I still smell him, over-perfumed with stale cigarette breath. We never had sex. I wasn’t raped in that physical way and yet, I was raped emotionally over and over. He stole something from me. And what was I afraid of? Probably thinking my modeling career would be over, that I would be considered a failure and be sent back home. Oh God, if only I could go back to that moment and ‘fail’ — what pain and anxiety I could’ve saved myself from. The irony is that my modeling career would have been far more successful had I gotten away from him sooner. But I said nothing and endured years of emotional abuse from this man.
Years later, back home in New York City with a successful career, I often daydreamed about confronting him face-to-face as the powerful woman I had become. This opportunity was lost when I heard years later that he had died of lung cancer. Louise Hay would say that the lungs hold our sorrow. I wonder if the sorrow of knowing deep within how he abused young women ultimately killed him.
So the phenomenon of #metoo stirs our own stories. And those stories stir more. Immediately, as I allowed myself to recall those painful years in Paris, I realized there were a series of smaller, seemingly less significant ‘me toos’ that led to there.
There’s nothing insignificant about ‘me too’.
My big question is, Why? Why have we collectively agreed to thrust these truths and stories deep within? Hiding them away as if they didn’t exist, doesn’t make them so. That’s a lot to carry around. We need to unbridle those burdens. We need to shift the conversation and become ‘cycle-breakers’ as my friend and Best Selfer, Anna Tsui refers to them. A cycle-breaker is someone who ceases the lineage of any limited thinking or destructive pattern that plays out throughout our families.
Can you connect those dots within your own lineage? Yes, me too…and probably you too.
I have been a part of the problem for decades of my life and recognize that not only do I now want to be a part of the solution, it’s time to rescript the story.
Certainly, I am not responsible for the sins of another, but I am responsible for my silence. I no longer beat up the 16-year old version of me. In fact, I see her as quite fierce and amazing.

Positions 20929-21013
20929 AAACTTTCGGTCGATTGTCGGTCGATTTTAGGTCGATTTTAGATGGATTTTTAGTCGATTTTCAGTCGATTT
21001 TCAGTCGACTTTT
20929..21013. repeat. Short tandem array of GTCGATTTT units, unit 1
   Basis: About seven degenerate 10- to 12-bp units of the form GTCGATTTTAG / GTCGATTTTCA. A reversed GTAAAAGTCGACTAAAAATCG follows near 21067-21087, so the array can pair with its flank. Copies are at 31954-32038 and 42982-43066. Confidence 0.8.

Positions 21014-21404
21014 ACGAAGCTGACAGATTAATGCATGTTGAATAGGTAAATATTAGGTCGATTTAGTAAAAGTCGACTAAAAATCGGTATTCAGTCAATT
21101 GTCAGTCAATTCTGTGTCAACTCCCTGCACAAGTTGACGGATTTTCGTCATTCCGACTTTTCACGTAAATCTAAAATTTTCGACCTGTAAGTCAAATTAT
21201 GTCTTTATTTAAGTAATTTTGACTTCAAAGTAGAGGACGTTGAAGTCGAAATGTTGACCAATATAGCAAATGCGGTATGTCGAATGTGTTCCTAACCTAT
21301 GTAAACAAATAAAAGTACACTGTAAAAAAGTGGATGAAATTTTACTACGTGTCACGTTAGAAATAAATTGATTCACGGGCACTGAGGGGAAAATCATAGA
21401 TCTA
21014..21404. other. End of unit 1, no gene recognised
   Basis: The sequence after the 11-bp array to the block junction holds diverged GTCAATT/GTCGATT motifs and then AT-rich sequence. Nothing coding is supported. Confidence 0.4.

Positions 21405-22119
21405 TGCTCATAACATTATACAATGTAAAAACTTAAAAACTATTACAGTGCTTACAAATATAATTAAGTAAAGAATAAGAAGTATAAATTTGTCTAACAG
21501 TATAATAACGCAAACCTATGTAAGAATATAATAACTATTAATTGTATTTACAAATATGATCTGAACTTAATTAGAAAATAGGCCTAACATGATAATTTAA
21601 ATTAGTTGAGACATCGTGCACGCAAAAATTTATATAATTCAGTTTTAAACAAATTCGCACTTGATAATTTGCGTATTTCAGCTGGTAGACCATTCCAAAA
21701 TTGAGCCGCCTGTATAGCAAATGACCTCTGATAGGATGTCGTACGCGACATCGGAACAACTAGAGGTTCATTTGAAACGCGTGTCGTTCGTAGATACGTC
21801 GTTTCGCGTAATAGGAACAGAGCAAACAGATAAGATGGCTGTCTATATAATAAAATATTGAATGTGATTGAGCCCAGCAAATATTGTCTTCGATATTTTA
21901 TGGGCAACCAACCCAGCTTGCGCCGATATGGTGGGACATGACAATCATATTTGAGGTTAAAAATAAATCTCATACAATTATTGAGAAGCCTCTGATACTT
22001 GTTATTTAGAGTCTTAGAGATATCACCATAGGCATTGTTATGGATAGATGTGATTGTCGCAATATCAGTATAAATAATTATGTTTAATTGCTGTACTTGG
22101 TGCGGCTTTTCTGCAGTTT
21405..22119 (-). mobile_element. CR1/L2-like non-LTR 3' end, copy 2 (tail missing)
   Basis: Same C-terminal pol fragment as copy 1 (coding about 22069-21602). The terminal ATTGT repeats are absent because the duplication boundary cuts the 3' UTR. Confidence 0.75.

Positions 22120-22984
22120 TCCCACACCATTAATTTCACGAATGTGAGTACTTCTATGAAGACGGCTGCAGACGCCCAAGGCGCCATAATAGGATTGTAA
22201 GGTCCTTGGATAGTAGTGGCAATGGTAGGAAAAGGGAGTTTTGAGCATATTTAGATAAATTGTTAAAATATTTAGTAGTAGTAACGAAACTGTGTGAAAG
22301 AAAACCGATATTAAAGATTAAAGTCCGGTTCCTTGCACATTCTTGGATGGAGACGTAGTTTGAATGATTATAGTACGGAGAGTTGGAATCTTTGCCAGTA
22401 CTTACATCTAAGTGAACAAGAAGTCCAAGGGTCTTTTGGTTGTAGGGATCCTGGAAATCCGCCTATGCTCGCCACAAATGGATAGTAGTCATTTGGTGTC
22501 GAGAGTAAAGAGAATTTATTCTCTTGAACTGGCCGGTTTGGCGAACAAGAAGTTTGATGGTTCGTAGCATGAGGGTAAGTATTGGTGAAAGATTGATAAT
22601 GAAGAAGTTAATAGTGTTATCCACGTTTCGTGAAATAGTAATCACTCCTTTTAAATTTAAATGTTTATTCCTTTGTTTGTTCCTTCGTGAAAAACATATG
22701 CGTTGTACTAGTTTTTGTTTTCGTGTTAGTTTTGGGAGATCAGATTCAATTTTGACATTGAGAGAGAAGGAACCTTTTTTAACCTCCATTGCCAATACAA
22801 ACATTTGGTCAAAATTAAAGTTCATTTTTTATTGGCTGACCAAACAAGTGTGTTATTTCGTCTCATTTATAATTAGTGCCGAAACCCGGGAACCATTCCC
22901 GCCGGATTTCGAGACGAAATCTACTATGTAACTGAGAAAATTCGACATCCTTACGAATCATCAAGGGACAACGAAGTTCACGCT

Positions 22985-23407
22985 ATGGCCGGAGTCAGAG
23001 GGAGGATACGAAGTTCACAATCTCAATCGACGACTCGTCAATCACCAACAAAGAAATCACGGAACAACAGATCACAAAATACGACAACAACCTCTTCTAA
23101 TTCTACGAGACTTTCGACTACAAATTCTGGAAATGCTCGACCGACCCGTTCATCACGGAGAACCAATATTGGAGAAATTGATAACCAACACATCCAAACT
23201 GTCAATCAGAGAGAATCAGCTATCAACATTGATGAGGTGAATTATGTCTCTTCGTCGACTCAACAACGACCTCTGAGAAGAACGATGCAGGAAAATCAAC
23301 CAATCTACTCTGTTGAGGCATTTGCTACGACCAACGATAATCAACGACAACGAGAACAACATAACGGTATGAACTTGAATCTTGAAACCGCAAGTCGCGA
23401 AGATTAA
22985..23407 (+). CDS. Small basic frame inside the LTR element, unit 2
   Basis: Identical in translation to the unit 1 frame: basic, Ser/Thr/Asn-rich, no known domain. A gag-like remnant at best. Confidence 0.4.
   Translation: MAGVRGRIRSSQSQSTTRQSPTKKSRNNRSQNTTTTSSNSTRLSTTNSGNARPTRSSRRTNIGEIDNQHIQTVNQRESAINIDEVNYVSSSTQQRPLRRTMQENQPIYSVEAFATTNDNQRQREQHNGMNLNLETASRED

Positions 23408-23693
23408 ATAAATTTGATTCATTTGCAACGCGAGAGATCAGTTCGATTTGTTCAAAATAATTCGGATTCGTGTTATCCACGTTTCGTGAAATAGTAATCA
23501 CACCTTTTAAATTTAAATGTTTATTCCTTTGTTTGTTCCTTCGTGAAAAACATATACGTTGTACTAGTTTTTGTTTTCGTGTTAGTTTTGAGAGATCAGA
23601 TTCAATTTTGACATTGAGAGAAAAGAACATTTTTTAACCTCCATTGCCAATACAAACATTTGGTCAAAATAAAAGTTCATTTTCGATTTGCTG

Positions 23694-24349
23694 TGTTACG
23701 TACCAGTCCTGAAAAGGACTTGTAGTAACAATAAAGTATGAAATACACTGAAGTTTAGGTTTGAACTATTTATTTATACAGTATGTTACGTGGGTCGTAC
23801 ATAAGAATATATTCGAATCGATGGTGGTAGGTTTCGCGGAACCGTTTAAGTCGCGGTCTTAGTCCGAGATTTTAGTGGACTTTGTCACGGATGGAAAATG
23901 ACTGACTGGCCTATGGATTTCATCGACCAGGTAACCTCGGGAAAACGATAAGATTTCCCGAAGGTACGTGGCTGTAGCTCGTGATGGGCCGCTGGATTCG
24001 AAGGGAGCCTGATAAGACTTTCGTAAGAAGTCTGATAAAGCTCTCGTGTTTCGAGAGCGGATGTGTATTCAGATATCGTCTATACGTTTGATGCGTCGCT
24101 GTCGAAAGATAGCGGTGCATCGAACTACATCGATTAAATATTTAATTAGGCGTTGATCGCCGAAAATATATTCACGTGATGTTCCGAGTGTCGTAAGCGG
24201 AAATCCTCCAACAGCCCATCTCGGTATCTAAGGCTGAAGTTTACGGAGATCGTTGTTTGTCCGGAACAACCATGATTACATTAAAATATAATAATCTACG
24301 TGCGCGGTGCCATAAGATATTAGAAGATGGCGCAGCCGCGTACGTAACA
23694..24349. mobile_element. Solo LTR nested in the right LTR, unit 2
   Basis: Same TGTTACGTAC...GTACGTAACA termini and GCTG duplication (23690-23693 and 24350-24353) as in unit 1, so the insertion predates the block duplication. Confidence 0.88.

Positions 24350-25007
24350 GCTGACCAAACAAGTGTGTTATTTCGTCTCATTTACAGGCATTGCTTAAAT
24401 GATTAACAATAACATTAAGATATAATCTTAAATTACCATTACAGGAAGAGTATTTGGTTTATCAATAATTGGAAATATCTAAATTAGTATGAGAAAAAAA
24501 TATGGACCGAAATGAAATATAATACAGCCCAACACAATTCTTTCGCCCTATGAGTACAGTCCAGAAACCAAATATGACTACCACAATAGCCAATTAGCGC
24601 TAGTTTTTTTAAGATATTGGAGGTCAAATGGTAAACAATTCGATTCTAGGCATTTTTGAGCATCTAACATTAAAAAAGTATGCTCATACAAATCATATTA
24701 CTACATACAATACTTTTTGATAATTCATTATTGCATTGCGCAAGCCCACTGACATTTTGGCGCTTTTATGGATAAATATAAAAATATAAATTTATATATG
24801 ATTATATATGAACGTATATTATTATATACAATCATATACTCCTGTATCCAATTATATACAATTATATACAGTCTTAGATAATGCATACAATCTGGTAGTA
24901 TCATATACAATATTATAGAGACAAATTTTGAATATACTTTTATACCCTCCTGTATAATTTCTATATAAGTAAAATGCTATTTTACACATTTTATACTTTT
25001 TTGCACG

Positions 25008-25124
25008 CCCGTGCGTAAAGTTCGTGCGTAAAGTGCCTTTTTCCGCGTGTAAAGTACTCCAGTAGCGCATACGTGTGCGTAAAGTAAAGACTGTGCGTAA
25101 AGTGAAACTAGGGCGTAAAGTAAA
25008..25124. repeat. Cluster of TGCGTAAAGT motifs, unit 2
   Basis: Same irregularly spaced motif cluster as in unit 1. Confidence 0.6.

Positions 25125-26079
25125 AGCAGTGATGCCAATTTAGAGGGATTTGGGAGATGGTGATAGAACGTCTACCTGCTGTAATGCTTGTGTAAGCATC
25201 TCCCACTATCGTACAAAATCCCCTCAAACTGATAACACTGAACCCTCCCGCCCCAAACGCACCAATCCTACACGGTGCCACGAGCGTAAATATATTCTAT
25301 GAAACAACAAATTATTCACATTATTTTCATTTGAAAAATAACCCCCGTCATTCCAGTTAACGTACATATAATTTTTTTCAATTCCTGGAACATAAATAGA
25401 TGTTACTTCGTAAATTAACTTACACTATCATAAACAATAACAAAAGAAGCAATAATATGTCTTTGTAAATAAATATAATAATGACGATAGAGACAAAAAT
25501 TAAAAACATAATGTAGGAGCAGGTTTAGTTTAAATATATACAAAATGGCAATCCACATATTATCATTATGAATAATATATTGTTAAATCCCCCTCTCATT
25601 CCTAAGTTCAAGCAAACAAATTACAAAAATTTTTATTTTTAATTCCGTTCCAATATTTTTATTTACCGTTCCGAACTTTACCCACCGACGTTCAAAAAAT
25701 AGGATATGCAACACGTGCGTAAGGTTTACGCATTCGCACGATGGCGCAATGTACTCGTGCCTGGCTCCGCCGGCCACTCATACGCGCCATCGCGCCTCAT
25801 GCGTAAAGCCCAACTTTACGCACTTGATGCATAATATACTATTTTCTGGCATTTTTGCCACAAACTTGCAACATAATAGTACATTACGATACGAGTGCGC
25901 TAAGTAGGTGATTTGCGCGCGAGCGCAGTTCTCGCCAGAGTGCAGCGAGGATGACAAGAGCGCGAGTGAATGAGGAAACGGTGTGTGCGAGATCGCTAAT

Where could you unearth some sheltered shame in your life?
Let’s start showing up for our highest, best selves. It starts individually and trickles down to impact us all collectively. This is how we shift cultures and societal norms. This is where we begin to ask ourselves, where am I compromising myself in the name of fear? It happens every day in big ways and small, but it all adds up. Where are you showing up for something you don’t believe in? Where are you sheltering your own story? We all have excuses…I need this job, I can handle this, I need the money, etc. But compromising our best selves, our truest inner selves, never leads us anywhere empowering, no matter how shiny the penny. There is always a price we pay — and paying with our souls is too dear a price.
You think your voice can’t make a difference? Think again.
Recently, the University of Southern California rejected a 5 million dollar endowment that Harvey Weinstein made to grant scholarships to female directors after one bold student initiated a petition in protest.
Yes, the time has come for you + me + all of us to take a stand for ourselves and to shift the conversation with our young people — to show them that we don’t have to be ‘me toos’ — that we can seize this opportunity and this moment in our beautiful lives to live as we were intended to…connected to truth, not compromise.
As always, I love hearing from you. Let’s do this together — let’s have no more ‘me-toos’. Have you been carrying the burden of secrets? Where can you connect with truth?